Pine in Rain, 1938
There are seven billion languages in the world — because everyone has their own. - Michael Lipsey
Italian-based twin brother design team (who go by the nom de guerre) Van Orton Design created a hit recently with their latest project of stained-glass style movie posters. Digitally composing the images using iconic characters and scenes from each film, Van Orton … Continue reading
Kevin Cooley creates Controlled Burns, a series of striking images that showcase swirling and imposing clouds of black, white, and gray smoke. Inspired by the communicative purpose of smoke signals during Papal conclave, the series focuses on ideas and actions … Continue reading
Heartbeat of a 2-day-old zebrafish
From the spots on a cheetah to the long neck of an ostrich, it takes just one trip to the zoo to realize animals come in different shapes and sizes. Though animals can develop in phenomenally different ways, the genes that encode for development are surprisingly similar. How can similar genes bring about such variety? To answer this, scientists turn to model organisms like zebrafish to understand its development from all aspects: genes, molecules, cells, tissues, environment, etc. This video of a zebrafish heartbeat was taken to understand how a single-celled embryo divides and changes to make cells important for the diversity within and around us.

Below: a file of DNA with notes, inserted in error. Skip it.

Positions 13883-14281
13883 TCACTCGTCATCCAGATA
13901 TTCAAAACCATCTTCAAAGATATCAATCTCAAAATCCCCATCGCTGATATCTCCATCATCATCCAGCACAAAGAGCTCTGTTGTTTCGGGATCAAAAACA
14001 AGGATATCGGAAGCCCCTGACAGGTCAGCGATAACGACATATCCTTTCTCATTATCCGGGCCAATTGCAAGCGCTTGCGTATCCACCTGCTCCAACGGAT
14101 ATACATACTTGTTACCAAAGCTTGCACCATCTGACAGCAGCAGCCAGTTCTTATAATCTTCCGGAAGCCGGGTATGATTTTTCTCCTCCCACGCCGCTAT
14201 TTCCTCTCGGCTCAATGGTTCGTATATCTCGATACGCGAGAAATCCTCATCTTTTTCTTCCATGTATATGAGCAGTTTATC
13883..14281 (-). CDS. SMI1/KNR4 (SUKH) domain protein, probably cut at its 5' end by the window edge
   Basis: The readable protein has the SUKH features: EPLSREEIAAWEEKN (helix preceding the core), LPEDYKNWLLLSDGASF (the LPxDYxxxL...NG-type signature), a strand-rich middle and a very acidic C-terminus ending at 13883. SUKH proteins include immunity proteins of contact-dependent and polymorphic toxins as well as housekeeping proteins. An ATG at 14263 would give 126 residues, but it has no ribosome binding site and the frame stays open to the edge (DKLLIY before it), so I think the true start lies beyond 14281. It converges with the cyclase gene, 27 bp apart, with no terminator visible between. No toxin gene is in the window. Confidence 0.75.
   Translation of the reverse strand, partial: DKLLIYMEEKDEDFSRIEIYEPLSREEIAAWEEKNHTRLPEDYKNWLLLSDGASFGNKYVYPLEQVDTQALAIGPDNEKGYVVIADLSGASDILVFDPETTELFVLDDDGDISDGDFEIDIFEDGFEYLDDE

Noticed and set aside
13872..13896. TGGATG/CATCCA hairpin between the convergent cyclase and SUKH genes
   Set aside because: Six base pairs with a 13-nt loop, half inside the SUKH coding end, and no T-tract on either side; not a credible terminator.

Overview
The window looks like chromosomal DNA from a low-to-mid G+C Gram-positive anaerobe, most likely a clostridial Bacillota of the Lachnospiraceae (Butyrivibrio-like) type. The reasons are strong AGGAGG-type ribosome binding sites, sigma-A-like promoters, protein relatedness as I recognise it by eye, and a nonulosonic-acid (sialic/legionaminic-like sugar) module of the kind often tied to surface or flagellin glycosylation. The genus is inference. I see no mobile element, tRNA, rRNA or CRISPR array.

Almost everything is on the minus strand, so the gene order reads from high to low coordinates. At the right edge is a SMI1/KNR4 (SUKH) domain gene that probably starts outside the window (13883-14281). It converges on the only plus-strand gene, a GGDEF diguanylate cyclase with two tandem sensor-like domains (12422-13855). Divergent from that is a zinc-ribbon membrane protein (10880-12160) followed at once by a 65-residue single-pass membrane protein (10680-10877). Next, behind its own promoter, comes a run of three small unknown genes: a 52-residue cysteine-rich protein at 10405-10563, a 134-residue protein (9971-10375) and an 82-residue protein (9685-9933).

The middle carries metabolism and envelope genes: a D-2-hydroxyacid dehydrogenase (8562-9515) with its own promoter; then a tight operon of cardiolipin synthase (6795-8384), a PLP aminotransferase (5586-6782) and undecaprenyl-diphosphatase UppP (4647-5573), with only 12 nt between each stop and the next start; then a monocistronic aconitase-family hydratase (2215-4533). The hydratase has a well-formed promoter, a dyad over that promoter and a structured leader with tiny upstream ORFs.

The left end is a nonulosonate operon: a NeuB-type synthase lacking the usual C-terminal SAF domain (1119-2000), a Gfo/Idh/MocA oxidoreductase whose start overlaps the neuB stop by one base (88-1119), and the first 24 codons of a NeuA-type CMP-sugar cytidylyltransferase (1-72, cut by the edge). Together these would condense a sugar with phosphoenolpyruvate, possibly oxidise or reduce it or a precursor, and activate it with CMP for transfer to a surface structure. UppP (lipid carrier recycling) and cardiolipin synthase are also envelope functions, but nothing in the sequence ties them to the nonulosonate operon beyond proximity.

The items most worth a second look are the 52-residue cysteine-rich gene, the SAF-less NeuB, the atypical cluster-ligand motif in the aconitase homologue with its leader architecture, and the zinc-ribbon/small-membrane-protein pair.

Image by Fengzhu Xiong, Harvard Medical School.
Symbiosis between liverworts and cyanobacteria
Nitrogen is required for assembling the basic building blocks of life, but the nitrogen in the atmosphere is essentially inert and cannot react with other compounds to form new substances. In order to use nitrogen, plants rely on a close relationship with cyanobacteria, a type of bacteria that transforms atmospheric nitrogen into a usable form. In this high-magnification image, long and stringy cyanobacteria can be seen associating with a leafy liverwort.
Image by Magdalena Turzanska, University of Wroclaw.
Oakdale, California, USA
Nerve and muscle thin section
Sometimes I think I must be missing out, not going to bars and parties half-clothed and taking a bunch of hot pics and getting drunk every weekend.
But then I’d miss out on chilling out at home with my cats and tea and unfashionable pyjamas.
And anyway, I have calculus homework to do.
For the twenty years I worked on Wall Street I subscribed to the Financial Times, one of my favorite papers.
Once a month the weekend edition comes with a large glossy supplement called “How to Spend It.” The target audience is those with so much excess that they can’t…